Finding our way

Last time, I wrote about traveling to a country I had never visited before, and having my luggage not make the journey with me. You may know firsthand what that’s like. Technically, only your suitcase is lost. But you feel a little lost too.

But actually being lost is worse.

Several years ago, I was asked to speak to a group of military chaplains at an army base not too far from my home — we’ll call it “Fort X” — about a 2 to 2-1/2 hour drive. The person who was arranging my visit sent me directions that he had downloaded from MapQuest. I printed them out, and on the afternoon I drove to the base, kept them next to me in the car.

I had given myself a little extra time to compensate for traffic, but it turned out to be unusually heavy. Evening fell; I had already been on the road for more than two hours, and was nowhere near my destination. Eventually, I came on an freeway exit labeled “Fort X Road.” Hmm, I thought to myself as I drove past. That’s strange. I didn’t know that was there. The directions the chaplain sent me didn’t say anything about it.

That should have been my first clue that something was wrong. But I kept going, trusting that if the chaplain at Fort X sent me those directions, they had to be right. Right? Maybe there was a shortcut?

Long story short: he hadn’t checked the directions for accuracy. Neither had I. And to be fair, the directions were probably “accurate” in the sense that I may eventually have arrived at Fort X. But they took me off the pavement and onto dirt roads where there were no lights and no signage, saying helpful things like “In 150 yards, turn half-right.”

After getting myself deeper and deeper into the middle of nowhere, I decided to reverse course. I made my way back to the freeway — O, blessed asphalt! — and eventually back to, yes, Fort X Road, which got me there quickly and safely.

It was after 10 o’clock by the time I arrived. The chaplain apologized profusely for the error. Then he told me that the deserted area I had driven through was used for military maneuvers.

Lost. Unsure which way to turn, or where to go. You may know the feeling.

I suspect the psalmist did too.

. . .

Psalm 25, as we’ve seen, is a prayer for help which has a prayer for wisdom tucked inside it. Inside that prayer for wisdom is a prayer for mercy and forgiveness. And inside that are these verses about the humble:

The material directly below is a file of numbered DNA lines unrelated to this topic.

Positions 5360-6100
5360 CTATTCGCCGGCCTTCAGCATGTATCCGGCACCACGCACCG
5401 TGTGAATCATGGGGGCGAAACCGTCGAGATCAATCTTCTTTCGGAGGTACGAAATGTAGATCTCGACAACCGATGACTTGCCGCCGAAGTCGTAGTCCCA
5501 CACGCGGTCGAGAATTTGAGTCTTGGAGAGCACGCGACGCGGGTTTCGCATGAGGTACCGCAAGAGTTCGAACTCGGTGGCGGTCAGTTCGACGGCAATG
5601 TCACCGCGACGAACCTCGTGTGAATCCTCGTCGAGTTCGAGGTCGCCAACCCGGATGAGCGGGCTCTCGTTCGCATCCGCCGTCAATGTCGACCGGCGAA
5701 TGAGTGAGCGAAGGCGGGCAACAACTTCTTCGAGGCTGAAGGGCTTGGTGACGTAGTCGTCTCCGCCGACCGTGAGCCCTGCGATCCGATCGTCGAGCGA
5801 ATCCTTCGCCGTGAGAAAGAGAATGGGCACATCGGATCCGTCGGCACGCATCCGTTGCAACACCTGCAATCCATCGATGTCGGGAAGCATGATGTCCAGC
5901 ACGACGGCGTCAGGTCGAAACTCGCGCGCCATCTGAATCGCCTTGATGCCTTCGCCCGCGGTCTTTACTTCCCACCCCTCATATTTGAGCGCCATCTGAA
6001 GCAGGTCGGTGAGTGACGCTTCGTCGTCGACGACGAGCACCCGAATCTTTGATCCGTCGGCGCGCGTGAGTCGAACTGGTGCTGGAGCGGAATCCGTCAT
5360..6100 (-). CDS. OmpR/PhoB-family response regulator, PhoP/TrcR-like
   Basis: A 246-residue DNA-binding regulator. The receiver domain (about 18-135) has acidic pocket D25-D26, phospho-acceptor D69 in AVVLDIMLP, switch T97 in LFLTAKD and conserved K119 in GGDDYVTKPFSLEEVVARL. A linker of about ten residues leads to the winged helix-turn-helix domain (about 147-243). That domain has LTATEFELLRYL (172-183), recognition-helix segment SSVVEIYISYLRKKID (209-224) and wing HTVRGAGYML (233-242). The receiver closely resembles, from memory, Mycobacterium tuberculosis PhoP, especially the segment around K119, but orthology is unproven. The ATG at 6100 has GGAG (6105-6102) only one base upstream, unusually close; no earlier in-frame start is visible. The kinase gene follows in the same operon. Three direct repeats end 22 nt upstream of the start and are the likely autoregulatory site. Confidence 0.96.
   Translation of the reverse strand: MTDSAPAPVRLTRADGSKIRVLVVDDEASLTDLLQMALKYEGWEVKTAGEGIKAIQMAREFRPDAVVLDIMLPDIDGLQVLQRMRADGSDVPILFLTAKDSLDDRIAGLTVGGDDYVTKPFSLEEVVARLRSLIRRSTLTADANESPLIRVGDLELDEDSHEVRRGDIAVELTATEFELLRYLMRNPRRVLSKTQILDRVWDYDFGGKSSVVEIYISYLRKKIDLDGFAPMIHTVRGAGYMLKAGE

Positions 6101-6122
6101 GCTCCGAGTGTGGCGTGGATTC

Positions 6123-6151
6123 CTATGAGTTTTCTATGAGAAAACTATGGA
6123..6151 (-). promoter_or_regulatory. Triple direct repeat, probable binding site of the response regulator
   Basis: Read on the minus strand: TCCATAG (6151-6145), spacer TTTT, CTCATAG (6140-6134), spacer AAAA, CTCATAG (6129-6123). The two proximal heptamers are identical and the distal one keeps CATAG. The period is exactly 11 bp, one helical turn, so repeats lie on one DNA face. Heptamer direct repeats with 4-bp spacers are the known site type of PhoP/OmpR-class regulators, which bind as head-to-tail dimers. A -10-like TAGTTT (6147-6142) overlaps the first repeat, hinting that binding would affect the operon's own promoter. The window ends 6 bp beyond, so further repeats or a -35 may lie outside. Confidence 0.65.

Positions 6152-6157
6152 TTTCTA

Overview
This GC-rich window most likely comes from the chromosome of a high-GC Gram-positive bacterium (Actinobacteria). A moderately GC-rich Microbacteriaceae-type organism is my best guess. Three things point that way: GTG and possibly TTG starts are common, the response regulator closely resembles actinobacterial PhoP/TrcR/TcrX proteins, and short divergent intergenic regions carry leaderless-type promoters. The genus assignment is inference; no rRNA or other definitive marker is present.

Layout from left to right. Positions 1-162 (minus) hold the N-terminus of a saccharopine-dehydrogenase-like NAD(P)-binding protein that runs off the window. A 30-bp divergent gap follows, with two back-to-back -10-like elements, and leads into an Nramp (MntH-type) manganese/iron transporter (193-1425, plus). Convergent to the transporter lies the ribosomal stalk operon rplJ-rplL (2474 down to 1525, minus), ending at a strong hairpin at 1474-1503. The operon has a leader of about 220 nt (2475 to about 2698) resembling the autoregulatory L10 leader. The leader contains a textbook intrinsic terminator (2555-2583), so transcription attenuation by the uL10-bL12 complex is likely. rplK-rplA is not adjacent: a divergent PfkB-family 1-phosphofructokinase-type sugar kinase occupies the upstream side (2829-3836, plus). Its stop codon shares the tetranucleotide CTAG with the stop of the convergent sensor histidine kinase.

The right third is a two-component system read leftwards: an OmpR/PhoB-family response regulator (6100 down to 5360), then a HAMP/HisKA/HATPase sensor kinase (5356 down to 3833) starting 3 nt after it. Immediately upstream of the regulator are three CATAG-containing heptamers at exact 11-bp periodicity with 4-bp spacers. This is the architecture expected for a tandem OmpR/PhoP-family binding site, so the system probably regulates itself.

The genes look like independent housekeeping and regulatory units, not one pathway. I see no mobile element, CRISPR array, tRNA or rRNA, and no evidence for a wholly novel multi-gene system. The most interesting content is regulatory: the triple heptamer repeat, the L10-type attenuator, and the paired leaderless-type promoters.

Good and upright is the LORD;
    therefore he instructs sinners in the way.
He leads the humble in what is right,
    and teaches the humble his way.
All the paths of the LORD are steadfast love and faithfulness,
    for those who keep his covenant and his decrees.
(vss. 8-10, NRSV)

The psalmist is humbled by the knowledge of his own sin, and grateful that a good, upright God of steadfast love and faithfulness would still teach a sinner such as himself. Note the language he uses: God will instruct sinners in “the way,” and teach the humble “his way.” He “leads” the humble: in the Hebrew, the word is the verb form of the noun translated as “way.” And there is a reference to the “paths” of the LORD, a synonym for “way.”

We see the same language in other verses before and after. “Make me to know your ways, O LORD; teach me your paths. Lead me in your truth, and teach me” (4-5a). This is the same vocabulary, the same imagery of God leading his people down the right road. Here and in the verses above, the psalmist uses the word “paths” after having used the word “way” in the previous phrase, as if needed to change up the wording a bit to avoid being overly repetitive. Finally, in verse 12, the psalmist asks and answers his own question: “Who are they that fear the LORD? He will teach them the way that they should choose.”

If you’re keeping count, that means that from verses 4-12, the psalmist uses some form or synonym of “way” eight times. This is the dominant theme of the wisdom portion of the psalm, a theme that goes all the way back to Psalm 1: there is a way, a path, a road that God would have us follow.

It’s no accident that the followers of Jesus, before they became known as Christians or even Nazarenes, called their own movement The Way.

. . .

The psalm was written to encourage us to reach out to God when we need help. But inside that prayer for help is the acknowledgment of how lost we may be. It’s not just that we don’t know what to do about the problems and enemies that beset us. It’s not just about them. It’s about us, about our brokenness, our sin. We’ve lost our way.

And as we pray for help, we pray for God to show us his way again.

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